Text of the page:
But, on its home turf, Hawaiian has a home advantage: the aging HNL airport has a wealth of small lounges available to most carriers, but none are as spacious as Hawaiian’s. “We have now completed all of our lounge renovations here in the Islands, including the Plumeria lounge for our International Business Class guests here in Honolulu.”

It’s a different story, though, on the mainland. HA’s only outstation lounge in North America—in Los Angeles (LAX)— has now closed, meaning that domestic First Class guests won’t have a lounge offering. “It’s different if you are leaving internationally from any of our outstations, as we do have lounge partnerships in each of the airports, which are great.”

Honolulu has been undergoing renovations for some time, but none more important for growth than the new concourse that will come someday. “We will be the primary occupant of the concourse when it is built here in Honolulu. But it is still far away from being built. It’s taking much longer than we hoped. Renovating the airport is something we really need to do, not just as an airline, but as a destination. It still has its charms, but it is showing its age. You could almost bring it back to its 1950s fabulousness, but it hasn’t been maintained to that state.”

This hasn’t stopped Asian travelers, whose numbers continue to grow as a market to the Hawaiian Islands, but finding the sweet spot has been a challenge for a brand that isn’t so well known outside the USA.

“I think that our success rate is actually quite good in Asia,” Mannis says. “We still think that the future for us, as a destination airline, means that we need to look at the growth of travel in Asia, from markets such as China, Korea and South East Asia. So that will continue to be key to our growth, but we will grow at a more moderate pace.”

Things are not so easy in North America either, where the dominant carriers can still offer a network of connecting flights through to the Hawaiian state. “The challenge, the further east we go, are the more options our guests have, and, while we think that there is value in nonstop flights (and New York is starting to demonstrate that), guests would be choosing between a nonstop flight to Honolulu and up to 100 other connecting options, some of which may be much less expensive, depending on whether a route is on sale. The reality is that, the longer that flight gets and the more connection options over the route there are, the harder it is for us to operate a nonstop service.”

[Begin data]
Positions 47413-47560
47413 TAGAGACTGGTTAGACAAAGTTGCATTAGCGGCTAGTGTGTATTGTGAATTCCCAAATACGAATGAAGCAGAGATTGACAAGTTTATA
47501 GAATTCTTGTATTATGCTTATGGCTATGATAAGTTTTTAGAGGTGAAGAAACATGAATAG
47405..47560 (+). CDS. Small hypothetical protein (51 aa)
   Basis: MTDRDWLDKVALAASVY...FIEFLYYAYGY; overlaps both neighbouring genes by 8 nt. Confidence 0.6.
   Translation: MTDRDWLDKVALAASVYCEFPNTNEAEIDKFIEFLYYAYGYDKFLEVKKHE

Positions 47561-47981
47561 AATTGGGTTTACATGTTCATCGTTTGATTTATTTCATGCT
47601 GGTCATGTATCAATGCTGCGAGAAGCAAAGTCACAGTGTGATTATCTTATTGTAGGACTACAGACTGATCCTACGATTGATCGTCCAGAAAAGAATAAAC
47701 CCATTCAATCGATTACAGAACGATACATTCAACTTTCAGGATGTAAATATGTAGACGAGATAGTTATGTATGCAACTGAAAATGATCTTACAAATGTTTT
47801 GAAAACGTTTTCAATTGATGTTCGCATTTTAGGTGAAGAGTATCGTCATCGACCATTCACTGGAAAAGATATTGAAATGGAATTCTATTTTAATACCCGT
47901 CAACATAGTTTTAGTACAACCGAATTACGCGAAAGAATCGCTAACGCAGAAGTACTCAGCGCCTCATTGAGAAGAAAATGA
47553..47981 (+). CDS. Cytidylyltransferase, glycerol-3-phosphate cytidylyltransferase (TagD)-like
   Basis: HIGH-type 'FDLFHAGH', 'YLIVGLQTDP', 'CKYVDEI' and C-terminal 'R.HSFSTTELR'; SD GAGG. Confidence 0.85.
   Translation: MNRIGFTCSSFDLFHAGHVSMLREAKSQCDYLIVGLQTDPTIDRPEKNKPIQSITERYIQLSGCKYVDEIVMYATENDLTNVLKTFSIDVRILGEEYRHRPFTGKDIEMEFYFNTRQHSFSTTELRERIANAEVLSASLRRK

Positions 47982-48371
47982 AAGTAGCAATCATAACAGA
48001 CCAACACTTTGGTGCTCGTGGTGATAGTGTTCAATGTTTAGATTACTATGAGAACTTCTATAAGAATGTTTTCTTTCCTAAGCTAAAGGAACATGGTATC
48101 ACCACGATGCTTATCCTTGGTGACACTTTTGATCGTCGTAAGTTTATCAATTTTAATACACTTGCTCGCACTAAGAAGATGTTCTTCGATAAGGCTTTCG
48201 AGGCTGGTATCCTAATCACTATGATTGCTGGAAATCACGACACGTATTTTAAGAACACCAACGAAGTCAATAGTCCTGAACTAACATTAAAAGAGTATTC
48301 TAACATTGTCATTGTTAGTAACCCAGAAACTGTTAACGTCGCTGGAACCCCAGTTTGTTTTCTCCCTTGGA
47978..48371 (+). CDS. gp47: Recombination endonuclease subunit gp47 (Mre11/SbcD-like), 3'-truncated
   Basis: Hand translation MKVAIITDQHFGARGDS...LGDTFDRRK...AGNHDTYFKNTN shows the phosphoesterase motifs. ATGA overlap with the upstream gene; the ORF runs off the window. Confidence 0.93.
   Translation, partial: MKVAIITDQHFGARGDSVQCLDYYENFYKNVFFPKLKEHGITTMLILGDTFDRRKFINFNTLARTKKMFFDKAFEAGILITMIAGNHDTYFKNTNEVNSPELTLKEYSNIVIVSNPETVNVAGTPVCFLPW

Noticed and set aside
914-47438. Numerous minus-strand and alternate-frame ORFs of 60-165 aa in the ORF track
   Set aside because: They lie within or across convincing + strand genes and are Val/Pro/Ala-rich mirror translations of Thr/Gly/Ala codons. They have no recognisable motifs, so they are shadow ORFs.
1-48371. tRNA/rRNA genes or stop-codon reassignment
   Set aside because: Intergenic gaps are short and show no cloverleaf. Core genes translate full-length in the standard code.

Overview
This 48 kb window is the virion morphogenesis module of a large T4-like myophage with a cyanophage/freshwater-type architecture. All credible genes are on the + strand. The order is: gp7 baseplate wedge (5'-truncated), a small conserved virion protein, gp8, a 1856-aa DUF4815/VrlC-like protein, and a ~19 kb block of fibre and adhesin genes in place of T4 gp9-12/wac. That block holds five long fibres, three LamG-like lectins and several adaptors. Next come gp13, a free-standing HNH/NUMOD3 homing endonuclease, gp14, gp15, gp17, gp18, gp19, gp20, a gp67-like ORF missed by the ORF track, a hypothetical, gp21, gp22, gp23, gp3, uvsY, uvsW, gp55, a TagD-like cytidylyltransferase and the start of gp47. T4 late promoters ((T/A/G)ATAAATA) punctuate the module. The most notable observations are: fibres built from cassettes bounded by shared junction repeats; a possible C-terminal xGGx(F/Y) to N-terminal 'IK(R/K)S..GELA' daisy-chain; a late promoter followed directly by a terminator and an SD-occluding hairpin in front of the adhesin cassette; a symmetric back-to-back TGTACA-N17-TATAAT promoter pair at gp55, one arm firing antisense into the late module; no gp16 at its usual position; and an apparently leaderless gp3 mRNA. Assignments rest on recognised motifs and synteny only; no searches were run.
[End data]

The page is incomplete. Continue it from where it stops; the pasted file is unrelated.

We ask about one still untapped connecting market: Asia to South America, where Hawaiian is perfectly positioned. “There are markets in South America that are in range, but, as visitor markets to Hawaii, they aren’t so developed that you could sustain a service,” he replies. “But, like economies are growing over in Asia, and are very likely to become much bigger, the same is true of Latin America.”

We ask Mannis about the near future of airlines, and where the battle to win over the all-important premium customers will be fought. “The arms race between hard product isn’t over,” he says. “I think that the core business market is going to continue to be the focus of a lot of carriers. It’s about how we get bigger, better, nicer seats, faster connectivity. These are things that will continue to be important.”

Hawaiian Airlines does have a secret weapon in its armory. “The one element that I think is really interesting is how to be ‘nice to our guests.’ To provide a sense of hospitality and real human interaction.” Mannis picks up his phone and, as if on cue, it starts vibrating.

“I think that more and more of my daily life is mediated through devices. The chances for true human interaction are becoming scarcer and scarcer, but equally more important differentiators. I think that it’s important for us, as a brand, to engender moments of genuine human interaction that aren’t scripted or formal, that cut through the noise of daily life and resonate with guests. We get that all the time in our customers’ comments, and that’s one of the things that stand out with Hawaiian.”

It seems that airlines in North America may be taking note of why people are choosing to fly Hawaiian. Mannis notes that some competitors are indeed trying to offer a better customer experience.

“Delta (DL), JetBlue and Southwest (WN) are all doing this really well. There is a real shift toward a ‘can we be friendlier’ effort. Finding more empathetic ways in which we can solve our guests’ problems is a space we play in very competitively.” However, what is clear to see is that Hawaiian, with an improved hard product, and its already successful service ethos, will be the one competitor in the Pacific that the other carriers will have to work hard to beat.